A guide to shared ownership
Getting a foot on the property ladder has become increasingly difficult for first time buyers and as a result shared ownership has become popular.
There is a wealth of information about shared ownership on sites such as Share To Buy and below is a guide to what you need to know about the scheme:
1. Under shared ownership you buy a share of a property – between 25 per cent and 75 per cent – from a housing association. You then pay the housing association an ‘affordable rent’, which is significantly less than a commercial rent, on the portion of the property you do not own.
2. There is a set of eligibility criteria for shared ownership schemes. First time buyers qualify but if your household is earning more than £80,000 a year, or £90,000 a year in London, you are not eligible.
3. Even if you have owned property in the past, you could still be eligible for a shared ownership scheme in certain circumstances, for example, if you are recently divorced. Over 55s can take advantage of the OPSO scheme (older people’s shared ownership scheme). The scheme can also be used by couples wishing to move to a larger property after having children.
4. You will need to put down a deposit – usually 10 per cent – on the share of the property you have decided to buy. You will also be liable for stamp duty, conveyancing fees and other costs associated with home ownership.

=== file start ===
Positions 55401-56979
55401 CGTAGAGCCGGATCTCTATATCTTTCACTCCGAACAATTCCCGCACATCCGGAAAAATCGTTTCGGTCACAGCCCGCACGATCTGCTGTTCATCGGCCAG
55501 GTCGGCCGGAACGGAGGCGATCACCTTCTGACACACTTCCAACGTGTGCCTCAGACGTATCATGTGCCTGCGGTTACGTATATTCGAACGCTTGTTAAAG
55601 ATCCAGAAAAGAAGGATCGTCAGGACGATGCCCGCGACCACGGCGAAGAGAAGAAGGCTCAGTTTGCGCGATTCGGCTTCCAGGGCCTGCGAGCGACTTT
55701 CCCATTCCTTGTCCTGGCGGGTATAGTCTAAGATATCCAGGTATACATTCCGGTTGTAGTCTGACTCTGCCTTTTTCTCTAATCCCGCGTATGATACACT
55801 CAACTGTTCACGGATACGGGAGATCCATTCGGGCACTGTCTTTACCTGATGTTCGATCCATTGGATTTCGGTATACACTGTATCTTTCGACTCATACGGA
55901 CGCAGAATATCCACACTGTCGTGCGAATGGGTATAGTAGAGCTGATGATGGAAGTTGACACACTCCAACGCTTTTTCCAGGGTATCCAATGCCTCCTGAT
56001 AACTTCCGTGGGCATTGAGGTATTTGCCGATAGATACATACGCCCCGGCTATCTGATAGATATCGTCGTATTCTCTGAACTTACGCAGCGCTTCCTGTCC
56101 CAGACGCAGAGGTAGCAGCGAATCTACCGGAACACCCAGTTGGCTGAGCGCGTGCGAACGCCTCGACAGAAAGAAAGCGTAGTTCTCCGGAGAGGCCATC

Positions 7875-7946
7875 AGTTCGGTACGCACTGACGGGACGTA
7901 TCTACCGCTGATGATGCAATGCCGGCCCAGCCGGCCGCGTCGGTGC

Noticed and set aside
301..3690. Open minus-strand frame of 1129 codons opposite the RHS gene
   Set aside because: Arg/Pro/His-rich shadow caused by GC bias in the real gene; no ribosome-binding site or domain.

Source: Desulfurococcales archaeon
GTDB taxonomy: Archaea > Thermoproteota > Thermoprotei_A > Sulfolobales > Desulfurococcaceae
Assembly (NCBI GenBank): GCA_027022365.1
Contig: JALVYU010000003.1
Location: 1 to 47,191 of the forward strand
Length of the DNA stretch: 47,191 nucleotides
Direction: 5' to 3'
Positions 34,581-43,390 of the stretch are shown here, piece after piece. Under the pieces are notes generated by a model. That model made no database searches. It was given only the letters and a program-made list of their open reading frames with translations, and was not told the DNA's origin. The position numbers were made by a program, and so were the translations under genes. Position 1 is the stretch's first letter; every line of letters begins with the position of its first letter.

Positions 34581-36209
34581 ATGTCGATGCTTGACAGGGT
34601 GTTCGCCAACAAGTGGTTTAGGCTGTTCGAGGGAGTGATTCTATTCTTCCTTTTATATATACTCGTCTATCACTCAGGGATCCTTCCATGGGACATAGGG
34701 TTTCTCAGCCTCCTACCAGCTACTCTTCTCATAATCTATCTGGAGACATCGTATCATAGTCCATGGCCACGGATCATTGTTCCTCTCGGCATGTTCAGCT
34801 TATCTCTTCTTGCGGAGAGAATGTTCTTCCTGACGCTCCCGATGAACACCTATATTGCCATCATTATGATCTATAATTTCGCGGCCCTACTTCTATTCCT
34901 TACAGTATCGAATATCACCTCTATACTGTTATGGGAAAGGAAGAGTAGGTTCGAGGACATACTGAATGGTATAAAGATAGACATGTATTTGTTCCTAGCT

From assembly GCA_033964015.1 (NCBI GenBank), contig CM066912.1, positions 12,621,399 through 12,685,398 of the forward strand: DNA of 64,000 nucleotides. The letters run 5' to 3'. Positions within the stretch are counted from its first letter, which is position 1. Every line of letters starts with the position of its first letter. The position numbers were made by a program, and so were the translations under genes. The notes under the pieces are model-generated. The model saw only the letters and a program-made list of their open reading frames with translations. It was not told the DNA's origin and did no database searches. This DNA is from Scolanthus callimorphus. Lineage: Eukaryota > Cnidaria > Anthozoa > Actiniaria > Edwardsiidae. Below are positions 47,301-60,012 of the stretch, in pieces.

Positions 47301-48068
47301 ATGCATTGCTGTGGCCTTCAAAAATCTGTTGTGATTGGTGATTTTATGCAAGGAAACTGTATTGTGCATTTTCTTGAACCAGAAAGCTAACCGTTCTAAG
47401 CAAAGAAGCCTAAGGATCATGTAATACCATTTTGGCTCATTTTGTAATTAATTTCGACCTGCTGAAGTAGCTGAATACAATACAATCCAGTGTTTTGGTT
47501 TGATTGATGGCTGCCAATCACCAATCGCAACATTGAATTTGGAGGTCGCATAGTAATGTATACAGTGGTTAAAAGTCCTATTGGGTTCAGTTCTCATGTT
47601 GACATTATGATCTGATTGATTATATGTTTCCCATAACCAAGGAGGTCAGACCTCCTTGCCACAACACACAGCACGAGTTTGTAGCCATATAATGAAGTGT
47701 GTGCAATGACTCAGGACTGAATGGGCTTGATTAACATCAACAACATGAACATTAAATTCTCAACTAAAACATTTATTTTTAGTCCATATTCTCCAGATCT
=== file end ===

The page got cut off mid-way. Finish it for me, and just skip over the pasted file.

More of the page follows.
5. You should be able to take out a mortgage, subject to the normal credit checks by the lender on your shared ownership property, just as you would on a property you had bought outright.
6. Properties available through the shared ownership scheme are leasehold and, in most cases, are new build or relatively new developments in a cluster of other shared ownership properties. You may have to pay service charges for the maintenance of the common parts on top of your rental and mortgage payments.
7. Once you have a foot on the property ladder through the shared ownership scheme, you can steadily increase your stake in the housing market by increasing the proportion of your property which you own outright. By a process known as ‘staircasing’, you can theoretically increase your share from 25 per cent to 50 per cent to 75 per cent until you own the property outright.
8. If you do get to own your home outright, you can sell it at your discretion – although the housing association must be given first refusal. Otherwise if you decide to move but still own only a share of the property, the housing association will put it up for resale and find a buyer.
9. The single biggest attraction of shared ownership is financial. You will be able to get a foot on the housing ladder sooner than you otherwise would have done. You are also likely to find yourself in a community of like-minded people who have chosen the shared ownership option for the same reasons.
10. On the downside, because you do not own the property outright, you will not be able to make the kind of alterations that you might want without the permission of the housing association, which acts as your landlord. You will be part-owner and part-tenant without the independence that comes with outright ownership.
The shared ownership scheme will not suit everyone and you will need to do your sums carefully before taking the plunge, just as you would if you were buying a property outright. But for Generation Rent, it offers an exciting alternative path to home ownership.